Review: Battleheart

Lovely. I love watching Battleheart move. Because screenshots on Touch Arcade make the thing look like shovelware, but it’s lovely in motion. The knight pokes an orc with his stubby sword and the orc flops onto his back and blinks in and out of oblivion.

That blinking is a remembrance of the classic brawler, the Double Dragon and Final Fight of my youth, the games where I beat hundreds of men and women to a pulp with a lead pipe and their bodies blinked in and out of life. This retro accent is Battleheart‘s sharpest hook. The rest of it has been drawn in the short fat strokes of a Powerpuff Girl.

This is a Saturday morning cartoon about the blood and guts of medieval warfare. Battleheart scratches at the animal back of my mind, like a ball of yarn will inspire a kitten. I open the game and enter the tavern: a submenu behind a menu. I build a fellowship. I hire a knight who brandishes a sword, a wizard who makes fireballs, a barbarian who gets angry, and a cleric who keeps them alive. There are also a monk, a bard, and a pirate. I dress them up in little outfits and weapons and magic rings. I place them in forests and caves, where they fight roly-poly cyclopes and adorable bats. They make battle on my subway ride. I hear metal clanging on metal in my off-white iPod earphones. A man across the aisle is somewhat interested, but he is also spiritually exhausted at the sight. Aren’t they all? As the train stops and starts with a lurch, they can spot me tapping and scratching at my device with the conscience of a New York City cockroach.

Now, this still has promise, if your profession is videogames. Battleheart is a line-drawing game wearing the clothes of a role-playing game over the body of a beat-’em-up game. You play by pointing the party members around the battlefield, where they fight monsters and cast spells on themselves and monsters and each other. When a monster or hero dies, you draw new lines, rearrange your ranks. You wait and watch; then you repeat. This feels like, say, the tactics of a real-time strategy game meets the resource placement of a tower-defense game meets Angry Birds. Pretty clever. And lovely.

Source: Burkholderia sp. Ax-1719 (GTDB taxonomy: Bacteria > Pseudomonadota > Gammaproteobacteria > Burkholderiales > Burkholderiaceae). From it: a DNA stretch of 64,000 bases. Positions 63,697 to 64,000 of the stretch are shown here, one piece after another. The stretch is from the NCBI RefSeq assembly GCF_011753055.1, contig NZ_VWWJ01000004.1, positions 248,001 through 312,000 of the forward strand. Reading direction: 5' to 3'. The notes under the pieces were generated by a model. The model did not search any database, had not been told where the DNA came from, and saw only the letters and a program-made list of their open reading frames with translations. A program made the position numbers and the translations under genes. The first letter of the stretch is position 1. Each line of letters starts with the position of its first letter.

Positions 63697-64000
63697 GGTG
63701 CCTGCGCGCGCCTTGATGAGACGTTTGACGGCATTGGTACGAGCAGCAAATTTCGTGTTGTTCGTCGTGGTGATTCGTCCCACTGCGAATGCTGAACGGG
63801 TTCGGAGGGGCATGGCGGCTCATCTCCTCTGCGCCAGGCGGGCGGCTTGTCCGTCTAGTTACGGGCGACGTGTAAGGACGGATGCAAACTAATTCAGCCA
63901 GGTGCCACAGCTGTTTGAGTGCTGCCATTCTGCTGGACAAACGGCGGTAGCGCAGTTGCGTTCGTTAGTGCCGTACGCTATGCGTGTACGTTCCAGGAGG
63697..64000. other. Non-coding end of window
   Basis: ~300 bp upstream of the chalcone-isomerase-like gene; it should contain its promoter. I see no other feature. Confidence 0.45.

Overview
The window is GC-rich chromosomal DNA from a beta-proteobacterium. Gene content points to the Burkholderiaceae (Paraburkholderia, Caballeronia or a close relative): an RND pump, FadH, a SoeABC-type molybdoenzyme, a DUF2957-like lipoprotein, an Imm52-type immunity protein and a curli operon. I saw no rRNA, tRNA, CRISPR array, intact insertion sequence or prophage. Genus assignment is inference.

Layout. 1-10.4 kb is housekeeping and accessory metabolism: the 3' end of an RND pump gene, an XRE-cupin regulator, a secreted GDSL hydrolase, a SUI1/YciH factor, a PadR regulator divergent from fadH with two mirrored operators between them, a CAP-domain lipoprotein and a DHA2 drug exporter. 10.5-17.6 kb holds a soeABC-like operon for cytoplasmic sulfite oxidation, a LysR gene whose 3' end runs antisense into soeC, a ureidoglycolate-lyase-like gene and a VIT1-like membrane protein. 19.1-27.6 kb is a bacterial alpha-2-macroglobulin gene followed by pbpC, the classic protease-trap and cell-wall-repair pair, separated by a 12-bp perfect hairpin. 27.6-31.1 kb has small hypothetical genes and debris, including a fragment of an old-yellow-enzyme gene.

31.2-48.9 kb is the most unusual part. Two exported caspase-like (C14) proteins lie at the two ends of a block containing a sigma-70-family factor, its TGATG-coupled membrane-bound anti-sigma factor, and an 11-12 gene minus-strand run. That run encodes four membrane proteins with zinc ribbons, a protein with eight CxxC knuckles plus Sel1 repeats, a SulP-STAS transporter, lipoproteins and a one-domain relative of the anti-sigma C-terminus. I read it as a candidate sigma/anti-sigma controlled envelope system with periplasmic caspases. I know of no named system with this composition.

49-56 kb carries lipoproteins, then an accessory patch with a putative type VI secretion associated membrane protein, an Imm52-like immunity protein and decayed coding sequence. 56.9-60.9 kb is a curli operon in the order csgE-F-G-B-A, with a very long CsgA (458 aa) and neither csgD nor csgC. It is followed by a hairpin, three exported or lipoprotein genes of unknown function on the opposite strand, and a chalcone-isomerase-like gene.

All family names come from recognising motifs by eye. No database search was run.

No. You admire the way they move, blinking and bashing holes in each other. But no. Actually this is tedious. This is a game about trends and technology. You see, Apple devices are all about the newness of the new. It is patently not enough that touching my game feels more intuitive than pressing a button that touches something in the game. Because Battleheart really wants me to understand how new that is. It’s so new that I have to touch my wizard to view his health at any time. Like I am tapping him on the shoulder to ask him how he’s feeling. Oh—he is about to die. It’s so new that I have to physically drag the warrior and the wizard apart in order to reach the cleric who is hidden behind them. They shuffle their feet. Now I can ask the cleric to heal the wizard. Except my finger misses the wizard by a few pixels, and the line has stuck to the warrior, you know, to make it easier for the cleric to heal him; and the wizard is dead. Now a bat is biting the cleric in the face.

What about shortcuts? Touch a floating cleric icon to signal the cleric? Read a floating health readout to read his status? That would have been crude? Try this instead. This is a new way. The new way is that nothing is on the screen. Apple!

Apparently in the new age, game characters are no longer abstractions of human life. Now they are actual humans that we can reach out and touch. Apparently this is what we want. But human relationships are complicated. Consider this. When you play games, do you want to be understood? Or do you want to spend your life untangling them, and their conflicting motivations, like your double-knotted shoelaces?